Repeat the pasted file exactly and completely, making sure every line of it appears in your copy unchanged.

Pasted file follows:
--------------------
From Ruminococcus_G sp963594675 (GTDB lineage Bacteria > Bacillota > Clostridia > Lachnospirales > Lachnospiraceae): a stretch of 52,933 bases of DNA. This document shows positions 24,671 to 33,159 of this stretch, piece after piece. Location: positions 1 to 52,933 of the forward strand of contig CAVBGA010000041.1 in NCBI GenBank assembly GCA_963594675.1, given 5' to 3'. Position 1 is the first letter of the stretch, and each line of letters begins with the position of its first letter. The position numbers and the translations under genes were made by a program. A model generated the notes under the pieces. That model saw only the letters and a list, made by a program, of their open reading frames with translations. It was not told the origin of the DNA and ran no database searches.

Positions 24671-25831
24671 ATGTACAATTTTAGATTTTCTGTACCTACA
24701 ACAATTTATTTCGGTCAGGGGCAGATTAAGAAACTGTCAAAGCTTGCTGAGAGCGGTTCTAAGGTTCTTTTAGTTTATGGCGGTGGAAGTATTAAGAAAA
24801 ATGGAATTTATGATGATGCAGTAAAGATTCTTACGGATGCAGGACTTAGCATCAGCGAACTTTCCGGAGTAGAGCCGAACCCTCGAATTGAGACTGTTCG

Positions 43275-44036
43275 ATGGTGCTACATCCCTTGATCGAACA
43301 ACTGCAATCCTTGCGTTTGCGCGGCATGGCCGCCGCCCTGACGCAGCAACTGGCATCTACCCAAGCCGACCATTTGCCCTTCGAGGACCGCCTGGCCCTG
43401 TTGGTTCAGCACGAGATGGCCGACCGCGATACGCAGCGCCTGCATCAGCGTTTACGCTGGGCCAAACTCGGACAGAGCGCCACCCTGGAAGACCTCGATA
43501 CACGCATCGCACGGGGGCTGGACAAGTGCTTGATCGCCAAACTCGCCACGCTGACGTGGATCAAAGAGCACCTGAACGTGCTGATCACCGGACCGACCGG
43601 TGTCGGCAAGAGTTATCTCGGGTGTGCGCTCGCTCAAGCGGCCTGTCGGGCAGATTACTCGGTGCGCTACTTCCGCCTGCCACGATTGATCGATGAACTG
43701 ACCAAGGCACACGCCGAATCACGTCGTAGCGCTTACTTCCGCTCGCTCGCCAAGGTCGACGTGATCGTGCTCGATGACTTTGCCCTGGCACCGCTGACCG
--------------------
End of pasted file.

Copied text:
From Ruminococcus_G sp963594675 (GTDB lineage Bacteria > Bacillota > Clostridia > Lachnospirales > Lachnospiraceae): a stretch of 52,933 bases of DNA. This document shows positions 24,671 to 33,159 of this stretch, piece after piece. Location: positions 1 to 52,933 of the forward strand of contig CAVBGA010000041.1 in NCBI GenBank assembly GCA_963594675.1, given 5' to 3'. Position 1 is the first letter of the stretch, and each line of letters begins with the position of its first letter. The position numbers and the translations under genes were made by a program. A model generated the notes under the pieces. That model saw only the letters and a list, made by a program, of their open reading frames with translations. It was not told the origin of the DNA and ran no database searches.

Positions 24671-25831
24671 ATGTACAATTTTAGATTTTCTGTACCTACA
24701 ACAATTTATTTCGGTCAGGGGCAGATTAAGAAACTGTCAAAGCTTGCTGAGAGCGGTTCTAAGGTTCTTTTAGTTTATGGCGGTGGAAGTATTAAGAAAA
24801 ATGGAATTTATGATGATGCAGTAAAGATTCTTACGGATGCAGGACTTAGCATCAGCGAACTTTCCGGAGTAGAGCCGAACCCTCGAATTGAGACTGTTCG

Positions 43275-44036
43275 ATGGTGCTACATCCCTTGATCGAACA
43301 ACTGCAATCCTTGCGTTTGCGCGGCATGGCCGCCGCCCTGACGCAGCAACTGGCATCTACCCAAGCCGACCATTTGCCCTTCGAGGACCGCCTGGCCCTG
43401 TTGGTTCAGCACGAGATGGCCGACCGCGATACGCAGCGCCTGCATCAGCGTTTACGCTGGGCCAAACTCGGACAGAGCGCCACCCTGGAAGACCTCGATA
43501 CACGCATCGCACGGGGGCTGGACAAGTGCTTGATCGCCAAACTCGCCACGCTGACGTGGATCAAAGAGCACCTGAACGTGCTGATCACCGGACCGACCGG
43601 TGTCGGCAAGAGTTATCTCGGGTGTGCGCTCGCTCAAGCGGCCTGTCGGGCAGATTACTCGGTGCGCTACTTCCGCCTGCCACGATTGATCGATGAACTG
43701 ACCAAGGCACACGCCGAATCACGTCGTAGCGCTTACTTCCGCTCGCTCGCCAAGGTCGACGTGATCGTGCTCGATGACTTTGCCCTGGCACCGCTGACCG